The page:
A young pastor was once asked to preach a sermon on sex. Being somewhat reserved he found himself embarrassed when he came to write the word “sex” in his notes while preparing his sermon. To remove this discomfort he decided to simply put the letter “S” wherever the word “sex” was to be used.
During his preparation the young pastor’s wife came in and looked over his shoulder. She noticed the letter “S” planted liberally throughout the text and asked him what the topic for the sermon was. Embarrassed even to tell his wife the topic the young pastor said, “s…s…sailing! That’s what the sermon’s about, sailing.”
His wife thought it a bit of an odd topic for a sermon, but guessed sailing might form a good analogy to the Christian life.
Come Sunday the young pastor’s wife was sick with the flu and missed church. Her husband however preached a terrific sermon. Although he started nervously he warmed to the topic as the sermon progressed and handled the matter most tactfully and helpfully.
During the following week a member of the congregation was speaking to the young pastor’s wife. “Oh your husband preached a beautiful sermon last Sunday. He handled a difficult topic most sensibly and I found what he had to say rather helpful.”
“Well that is a surprise” said the young pastor’s wife. “I’m afraid I didn’t think he’d be of much help to anybody. After all, he’s only ever done it twice, and both time she went right overboard !”
On July 20, 1969, as commander of the Apollo 11 Lunar Module, Neil Armstrong was the first person to set foot on the moon. His first words after stepping on the moon, “That’s one small step for a man, one giant leap for mankind,” were televised to Earth and heard by millions. Urban legend has it that just before he re-entered the lander, he made the enigmatic remark: “Good luck, Mr. Gorsky.”
Many people at NASA thought it was a casual remark concerning some rival Soviet Cosmonaut. However, upon checking, there was no Gorsky in either the Russian or American space programs. Over the years many people questioned Armstrong as to what the “Good luck Mr. Gorsky” statement meant, but Armstrong always just smiled.
On 5 July, 1995, in Tampa Bay, Florida, while answering questions following a speech, a reporter brought up the 26-year-old question to Armstrong. This time he finally responded. Mr. Gorsky had died and so Neil Armstrong felt he could answer the question.
In 1938 when he was a kid in a small Midwest town, he was playing baseball with a friend in the backyard. His friend hit a fly ball, which landed in his neighbour’s yard by the bedroom windows. His neighbours were Mr. and Mrs. Gorsky. As he leaned down to pick up the ball, young Armstrong heard Mrs.Gorsky shouting at Mr. Gorsky. “Sex! You want sex?! You’ll get sex when the kid next door walks on the moon!”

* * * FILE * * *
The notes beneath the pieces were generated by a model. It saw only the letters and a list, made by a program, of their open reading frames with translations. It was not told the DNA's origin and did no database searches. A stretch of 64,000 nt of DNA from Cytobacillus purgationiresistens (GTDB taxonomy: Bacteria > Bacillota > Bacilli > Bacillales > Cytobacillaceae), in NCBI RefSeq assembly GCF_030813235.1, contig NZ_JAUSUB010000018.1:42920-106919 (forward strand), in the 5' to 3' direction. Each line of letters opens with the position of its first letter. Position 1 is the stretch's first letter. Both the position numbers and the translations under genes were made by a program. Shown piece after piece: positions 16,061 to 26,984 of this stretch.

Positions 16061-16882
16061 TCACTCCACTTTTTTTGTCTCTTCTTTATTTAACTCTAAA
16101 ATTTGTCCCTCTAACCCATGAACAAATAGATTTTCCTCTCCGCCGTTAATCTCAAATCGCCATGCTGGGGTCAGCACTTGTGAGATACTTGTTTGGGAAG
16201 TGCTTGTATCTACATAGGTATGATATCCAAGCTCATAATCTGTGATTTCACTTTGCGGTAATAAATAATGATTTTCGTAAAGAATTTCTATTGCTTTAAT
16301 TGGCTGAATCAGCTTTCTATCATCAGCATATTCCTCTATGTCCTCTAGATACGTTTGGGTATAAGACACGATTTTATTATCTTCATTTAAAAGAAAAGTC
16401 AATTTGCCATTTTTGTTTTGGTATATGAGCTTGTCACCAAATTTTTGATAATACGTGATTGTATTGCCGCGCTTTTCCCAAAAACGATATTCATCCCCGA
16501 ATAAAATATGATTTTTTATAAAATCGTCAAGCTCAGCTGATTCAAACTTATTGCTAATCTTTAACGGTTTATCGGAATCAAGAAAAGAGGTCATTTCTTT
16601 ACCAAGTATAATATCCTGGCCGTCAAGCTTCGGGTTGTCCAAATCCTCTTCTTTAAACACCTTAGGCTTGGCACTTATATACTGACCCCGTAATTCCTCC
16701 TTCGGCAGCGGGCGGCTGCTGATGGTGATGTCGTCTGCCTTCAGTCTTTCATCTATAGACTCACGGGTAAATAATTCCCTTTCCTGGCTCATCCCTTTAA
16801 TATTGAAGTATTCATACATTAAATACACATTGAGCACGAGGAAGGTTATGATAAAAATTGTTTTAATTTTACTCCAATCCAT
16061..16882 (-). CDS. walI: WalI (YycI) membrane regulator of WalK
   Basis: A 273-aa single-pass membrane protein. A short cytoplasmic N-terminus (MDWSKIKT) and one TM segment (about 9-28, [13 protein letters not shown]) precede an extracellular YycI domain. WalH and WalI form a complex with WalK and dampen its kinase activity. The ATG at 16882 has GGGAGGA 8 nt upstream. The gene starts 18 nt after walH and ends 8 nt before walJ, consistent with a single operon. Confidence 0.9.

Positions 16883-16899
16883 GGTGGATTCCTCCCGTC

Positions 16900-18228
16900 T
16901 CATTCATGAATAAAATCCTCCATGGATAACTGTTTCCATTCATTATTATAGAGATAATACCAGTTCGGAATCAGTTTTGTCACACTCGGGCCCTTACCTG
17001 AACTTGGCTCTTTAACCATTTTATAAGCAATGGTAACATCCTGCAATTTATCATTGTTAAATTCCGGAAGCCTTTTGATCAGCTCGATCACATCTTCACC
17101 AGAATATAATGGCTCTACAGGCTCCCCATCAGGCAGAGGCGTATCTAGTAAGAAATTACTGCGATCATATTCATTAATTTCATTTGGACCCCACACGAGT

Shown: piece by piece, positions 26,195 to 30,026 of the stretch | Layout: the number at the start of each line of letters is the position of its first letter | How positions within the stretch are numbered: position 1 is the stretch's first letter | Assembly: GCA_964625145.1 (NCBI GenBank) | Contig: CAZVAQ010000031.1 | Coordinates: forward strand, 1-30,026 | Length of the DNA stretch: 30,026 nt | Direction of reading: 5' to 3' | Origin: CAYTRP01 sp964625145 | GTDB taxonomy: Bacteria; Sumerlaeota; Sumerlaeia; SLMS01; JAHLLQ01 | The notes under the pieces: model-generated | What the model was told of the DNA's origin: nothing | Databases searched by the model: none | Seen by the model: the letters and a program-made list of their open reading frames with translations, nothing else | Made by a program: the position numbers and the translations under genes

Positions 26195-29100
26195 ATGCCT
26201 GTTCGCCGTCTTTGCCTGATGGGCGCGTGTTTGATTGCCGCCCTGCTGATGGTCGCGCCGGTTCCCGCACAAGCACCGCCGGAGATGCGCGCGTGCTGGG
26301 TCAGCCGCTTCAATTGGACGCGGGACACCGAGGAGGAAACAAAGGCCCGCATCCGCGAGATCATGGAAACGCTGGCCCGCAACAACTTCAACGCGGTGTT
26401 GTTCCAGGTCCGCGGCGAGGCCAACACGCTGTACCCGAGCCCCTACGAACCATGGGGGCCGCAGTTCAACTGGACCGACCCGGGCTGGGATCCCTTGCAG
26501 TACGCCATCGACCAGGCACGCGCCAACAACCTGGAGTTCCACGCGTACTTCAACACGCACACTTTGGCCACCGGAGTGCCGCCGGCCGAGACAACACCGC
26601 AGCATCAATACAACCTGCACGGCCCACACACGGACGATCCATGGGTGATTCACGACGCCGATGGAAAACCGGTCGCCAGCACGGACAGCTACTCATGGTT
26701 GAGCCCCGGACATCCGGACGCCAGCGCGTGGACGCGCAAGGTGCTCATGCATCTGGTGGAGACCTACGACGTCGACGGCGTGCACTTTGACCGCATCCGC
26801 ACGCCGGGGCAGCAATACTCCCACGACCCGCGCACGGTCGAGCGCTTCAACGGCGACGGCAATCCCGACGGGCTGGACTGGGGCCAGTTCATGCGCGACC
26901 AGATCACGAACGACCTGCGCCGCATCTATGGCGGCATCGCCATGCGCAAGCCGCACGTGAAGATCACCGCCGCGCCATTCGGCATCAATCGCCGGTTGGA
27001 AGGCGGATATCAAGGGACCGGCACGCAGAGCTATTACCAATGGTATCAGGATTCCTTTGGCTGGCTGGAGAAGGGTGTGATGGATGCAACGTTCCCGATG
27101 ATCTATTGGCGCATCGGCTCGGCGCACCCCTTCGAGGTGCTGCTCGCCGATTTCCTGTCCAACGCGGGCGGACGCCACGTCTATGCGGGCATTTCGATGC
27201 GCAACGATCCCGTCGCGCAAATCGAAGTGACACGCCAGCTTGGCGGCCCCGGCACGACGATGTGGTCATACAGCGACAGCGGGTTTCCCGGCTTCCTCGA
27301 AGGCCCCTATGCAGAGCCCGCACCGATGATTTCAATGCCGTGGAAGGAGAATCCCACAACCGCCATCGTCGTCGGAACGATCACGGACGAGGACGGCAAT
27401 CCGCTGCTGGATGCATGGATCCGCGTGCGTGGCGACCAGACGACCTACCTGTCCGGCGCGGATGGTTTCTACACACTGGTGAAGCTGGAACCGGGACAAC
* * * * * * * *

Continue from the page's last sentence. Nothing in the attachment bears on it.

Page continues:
Source: reported at The Independent Jokes Page
One of the most talked about films of 1999 was Stanley Kubrick’s Eyes Wide Shut, starring Tom Cruise and Nicole Kidman. It was Stanley Kubrick’s final film, and one in which he explores the nature of sexuality, desire and intimacy. It’s also very explicit.
Tom Cruise plays a successful young doctor, Bill Harford and Kidman plays his wife, Alice. They’ve been married nine years, have a daughter, have money, and seemingly have it all.
Then one night at a party both engage in a bit of flirtation. When they get home Alice reveals that she once had a very powerful sexual fantasy about a man she saw in a hotel. She’d never met the man before, she never acted on the fantasy, but it seemed so powerful she had actually imagined herself leaving Bill to pursue it. Bill is shocked, and throughout the rest of the film we find himself giving in to his own desires. He has an encounter with a prostitute, and as he spirals further and further into a web of depravity, he ends up at an invitation-only orgy that exposes him to the extremes of sexual desire and almost gets him killed.
Paralleling Bill’s sexual journey is the declining intimacy in his marriage. The sexual tension and deceit push Bill and Alice further apart, until towards the end of the movie they both realise just how destructive this sexual web has been, how close they’ve come to surrendering all that is good in their relationship. The film closes with an act of forgiveness in which Alice tells Bill that she loves him and that they need to make love.
Critics debate exactly what Kubrick was trying to say in the movie, but I think that one of the messages is the power of sexual desire to be constructive and destructive in our relationships. We learn that dark sexual desire lurks in the most unsuspected places – in ourselves, in our partners, in the very everyday people around us. Kubric wants us to see how powerful these are, how they can ensnare even the best of us. We discover that darker sexual desires can be exhilarating when fulfilled, but that they are ultimately empty when compared to the genuine emotional intimacy of a good marriage relationship. And I think the end of the movie makes clear the need to preserve our marriages from sexual depravity through a passionate pursuit of desire within the relationship.